Big Data Use Cases

Big Data technologies can solve the business problems in a wide range of industries. Below are a few use cases.
  • Banking and Financial Services
    • Fraud Detection to detect the possible fraud or suspicious transactions in Accounts, Credit Cards, Debit Cards, and Insurance etc.
  • Retail
    • Targeting customers with different discounts, coupons, and promotions etc. based on demographic data like gender, age group, location, occupation, dietary habits, buying patterns, and other information which can be useful to differentiate/categorize the customers.
  • Marketing
    • Specifically outbound marketing can make use of customer demographic information like gender, age group, location, occupation, and dietary habits, customer interests/preferences usually expressed in the form of comments/feedback and on social media networks.
    • Customer's communication preferences can be identified from various sources like polls, reviews, comments/feedback, and social media etc. and can be used to target customers via different channels like SMS, Email, Online Stores, Mobile Applications, and Retail Stores etc.
  • Sentiment Analysis
    • Organizations use the data from social media sites like Facebook, Twitter etc. to understand what customers are saying about the company, its products, and services. This type of analysis is also performed to understand which companies, brands, services, or technologies people are talking about.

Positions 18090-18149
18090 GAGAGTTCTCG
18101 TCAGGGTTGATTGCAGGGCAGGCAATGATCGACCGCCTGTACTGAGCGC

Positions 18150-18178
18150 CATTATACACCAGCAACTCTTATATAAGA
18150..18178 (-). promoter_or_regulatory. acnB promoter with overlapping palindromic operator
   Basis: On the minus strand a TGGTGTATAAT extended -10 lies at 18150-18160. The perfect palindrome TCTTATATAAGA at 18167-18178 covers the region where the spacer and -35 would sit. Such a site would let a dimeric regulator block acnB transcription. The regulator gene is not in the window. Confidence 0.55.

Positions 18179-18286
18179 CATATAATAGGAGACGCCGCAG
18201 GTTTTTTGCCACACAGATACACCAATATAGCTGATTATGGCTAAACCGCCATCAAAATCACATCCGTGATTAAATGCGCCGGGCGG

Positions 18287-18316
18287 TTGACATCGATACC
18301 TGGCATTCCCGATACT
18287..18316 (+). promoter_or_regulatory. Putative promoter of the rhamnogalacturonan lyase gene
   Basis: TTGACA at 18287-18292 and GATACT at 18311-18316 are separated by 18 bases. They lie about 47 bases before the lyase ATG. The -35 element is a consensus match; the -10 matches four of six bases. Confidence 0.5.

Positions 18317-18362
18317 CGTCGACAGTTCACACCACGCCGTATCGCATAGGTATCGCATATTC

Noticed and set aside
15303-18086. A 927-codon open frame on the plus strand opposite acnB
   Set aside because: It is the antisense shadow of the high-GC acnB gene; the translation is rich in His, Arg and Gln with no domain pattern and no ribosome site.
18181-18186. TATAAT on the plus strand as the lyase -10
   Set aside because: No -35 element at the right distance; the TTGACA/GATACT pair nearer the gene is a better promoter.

• Customer Service
    • IT Services and BPO companies analyze the call records/logs to gain insights into customer complaints and feedback, call center executive response/ability to resolve the ticket, and to improve the overall quality of service.
    • Call center data from telecommunications industries can be used to analyze the call records/logs and optimize the price, and calling, messaging, and data plans etc.
Apart from these, Big Data technologies/solutions can solve the business problems in other industries like Healthcare, Automobile, Aeronautical, Gaming, and Manufacturing etc.

Big Data Adoption

Data has always been there and is growing at a rapid pace. One question being asked quite often is "Why are organizations taking interest in the silos of data, which otherwise was not utilized effectively in the past, and embracing Big Data technologies today?". The reason for adoption of Big Data technologies is due to various factors including the following:
  • Cost Factors
    • Availability of Commodity Hardware
    • Availability of Open Source Operating Systems
    • Availability of Cheaper Storage
    • Availability of Open Source Tools/Software
  • Business Factors
    • There is lot of data being generated outside the enterprise and organizations are compelled to consume that data to stay ahead of the competition. Often organizations are interested in a subset of this large volume of data.
    • The volume of structured and unstructured data being generated in the enterprise is very large and cannot be effectively handled using the traditional data management and processing tools.
References
Next Steps
  • Explore more Big Data use cases
  • Stay tuned for next tips in this series to learn more about Big Data ecosystem